Breastfed Babies Risk Overfeeding!
Mr. Christopher from Corner Stork Baby Gifts Blog with an interesting article I found out of New Zealand. New Zealand has a “growth chart” that is used to decide if the growth of babies is up to standard. The problem with this chart is that it’s primarily based on the growth of babies that were bottle fed. A result of which is that some doctors are misdiagnosing babies that are breastfed and indicating to the parents that the infant isn’t growing properly. As a result, mothers supplement the baby’s diet with bottle feeding which can then predispose them to overfeeding and obesity.
Studies however have proven that bottlefed children grow faster than breastfed children and that the difference is very noticeable. Jan Payne of the Queensland University of Technology states, “It is unnecessary for breastfed babies to be given artificial formula in many cases because there is a distinct difference in weight gain in the first 24 months between breastfed and bottle-fed babies.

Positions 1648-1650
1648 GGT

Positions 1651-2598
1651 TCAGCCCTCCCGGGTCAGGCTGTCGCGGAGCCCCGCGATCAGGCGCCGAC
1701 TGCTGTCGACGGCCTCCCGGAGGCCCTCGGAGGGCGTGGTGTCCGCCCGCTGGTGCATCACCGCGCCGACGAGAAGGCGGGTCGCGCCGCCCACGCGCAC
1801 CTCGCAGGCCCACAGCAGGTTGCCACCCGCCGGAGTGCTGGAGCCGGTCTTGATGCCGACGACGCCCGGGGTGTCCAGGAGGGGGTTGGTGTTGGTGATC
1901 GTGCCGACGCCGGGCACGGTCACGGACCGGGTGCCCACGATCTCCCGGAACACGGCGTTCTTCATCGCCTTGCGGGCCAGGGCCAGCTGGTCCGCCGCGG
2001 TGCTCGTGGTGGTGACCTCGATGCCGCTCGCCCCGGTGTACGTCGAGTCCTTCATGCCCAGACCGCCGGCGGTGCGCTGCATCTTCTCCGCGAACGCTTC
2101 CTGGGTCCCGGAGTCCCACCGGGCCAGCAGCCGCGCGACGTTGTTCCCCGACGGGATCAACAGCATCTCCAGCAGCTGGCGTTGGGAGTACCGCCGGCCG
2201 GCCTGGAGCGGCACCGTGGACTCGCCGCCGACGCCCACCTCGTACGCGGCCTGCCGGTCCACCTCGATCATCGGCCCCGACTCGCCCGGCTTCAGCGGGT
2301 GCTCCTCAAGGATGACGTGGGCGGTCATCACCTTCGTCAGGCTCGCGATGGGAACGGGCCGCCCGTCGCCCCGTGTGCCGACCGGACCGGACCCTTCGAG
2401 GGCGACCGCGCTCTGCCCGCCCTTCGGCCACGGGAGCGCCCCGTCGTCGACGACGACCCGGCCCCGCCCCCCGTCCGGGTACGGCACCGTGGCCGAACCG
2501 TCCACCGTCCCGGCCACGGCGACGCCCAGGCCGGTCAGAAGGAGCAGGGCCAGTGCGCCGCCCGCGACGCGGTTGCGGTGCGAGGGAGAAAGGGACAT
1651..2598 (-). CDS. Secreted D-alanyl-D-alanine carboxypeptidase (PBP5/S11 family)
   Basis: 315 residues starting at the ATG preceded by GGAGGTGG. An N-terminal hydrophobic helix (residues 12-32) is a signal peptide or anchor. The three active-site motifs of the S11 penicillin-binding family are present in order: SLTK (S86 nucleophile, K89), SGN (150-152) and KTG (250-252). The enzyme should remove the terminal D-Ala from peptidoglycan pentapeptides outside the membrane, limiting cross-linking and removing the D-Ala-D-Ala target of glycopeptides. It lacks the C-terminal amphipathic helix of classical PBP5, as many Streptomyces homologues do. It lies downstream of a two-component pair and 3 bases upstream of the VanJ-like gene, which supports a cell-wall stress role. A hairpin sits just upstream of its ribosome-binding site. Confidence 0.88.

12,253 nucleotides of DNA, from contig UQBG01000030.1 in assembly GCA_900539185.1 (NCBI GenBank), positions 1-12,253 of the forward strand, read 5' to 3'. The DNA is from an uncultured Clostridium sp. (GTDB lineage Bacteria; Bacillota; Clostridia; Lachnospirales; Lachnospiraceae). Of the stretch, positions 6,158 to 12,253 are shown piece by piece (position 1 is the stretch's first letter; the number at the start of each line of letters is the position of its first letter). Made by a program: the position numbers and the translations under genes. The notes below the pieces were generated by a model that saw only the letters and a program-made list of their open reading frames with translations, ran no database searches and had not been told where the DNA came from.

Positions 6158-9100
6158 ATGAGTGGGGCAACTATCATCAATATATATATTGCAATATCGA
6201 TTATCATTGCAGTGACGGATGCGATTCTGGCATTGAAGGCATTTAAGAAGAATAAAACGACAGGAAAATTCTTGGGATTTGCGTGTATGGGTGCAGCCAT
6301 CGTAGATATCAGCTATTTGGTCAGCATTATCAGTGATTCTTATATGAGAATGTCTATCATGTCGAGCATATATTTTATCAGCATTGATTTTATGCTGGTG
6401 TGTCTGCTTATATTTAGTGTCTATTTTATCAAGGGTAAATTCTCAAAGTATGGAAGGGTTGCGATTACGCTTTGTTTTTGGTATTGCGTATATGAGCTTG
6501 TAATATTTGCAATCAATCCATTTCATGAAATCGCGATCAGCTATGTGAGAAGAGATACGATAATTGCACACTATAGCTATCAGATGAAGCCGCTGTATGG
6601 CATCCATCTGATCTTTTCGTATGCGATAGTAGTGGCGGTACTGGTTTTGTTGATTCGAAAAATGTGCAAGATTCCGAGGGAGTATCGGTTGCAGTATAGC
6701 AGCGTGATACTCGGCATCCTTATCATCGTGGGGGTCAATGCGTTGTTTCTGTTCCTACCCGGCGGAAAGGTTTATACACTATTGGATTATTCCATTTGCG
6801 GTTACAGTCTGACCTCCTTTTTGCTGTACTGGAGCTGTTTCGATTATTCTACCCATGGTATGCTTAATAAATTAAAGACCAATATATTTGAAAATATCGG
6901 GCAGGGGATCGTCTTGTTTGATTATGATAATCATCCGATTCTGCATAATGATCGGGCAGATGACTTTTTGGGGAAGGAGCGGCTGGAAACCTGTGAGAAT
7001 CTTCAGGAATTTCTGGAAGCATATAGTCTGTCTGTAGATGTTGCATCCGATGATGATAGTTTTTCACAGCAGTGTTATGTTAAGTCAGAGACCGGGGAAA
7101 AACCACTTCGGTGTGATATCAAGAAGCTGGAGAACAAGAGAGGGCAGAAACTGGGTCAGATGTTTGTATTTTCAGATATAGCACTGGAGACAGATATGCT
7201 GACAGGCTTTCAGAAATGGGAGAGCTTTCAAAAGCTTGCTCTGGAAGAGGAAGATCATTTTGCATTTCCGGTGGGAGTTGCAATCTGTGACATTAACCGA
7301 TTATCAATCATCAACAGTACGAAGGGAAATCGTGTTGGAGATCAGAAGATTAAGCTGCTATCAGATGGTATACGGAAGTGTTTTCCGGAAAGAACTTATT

“Babies who are fully breastfed and growing normally can be mistaken as ‘not thriving’ if their weight over time is compared to current growth charts. This is because their weight for age tends to fall below that for artificial formula-fed infants after about six months of age.”, she concludes.
The World Health Organisation (WHO) has developed a new growth chart which should replace the growth chart currently in use mostly by the U.S. and the U.K.. Payne notes, “The WHO Child Growth Standards are based on a longitudinal international study of the growth of infants in good health who were exclusively or predominantly breastfed for at least four months,” she said.
There is a wealth of studies on the bottle versus breast debate and it’s one that is not tread on lightly. This may be the first of the pubic reports that indicates an advantage to bottle feeding that we’ve seen in some time. Although some may argue that the main reason for the additional growth is because of the artificial growth hormones that are present in most on the shelf baby formulas.
Let the Debate Begin!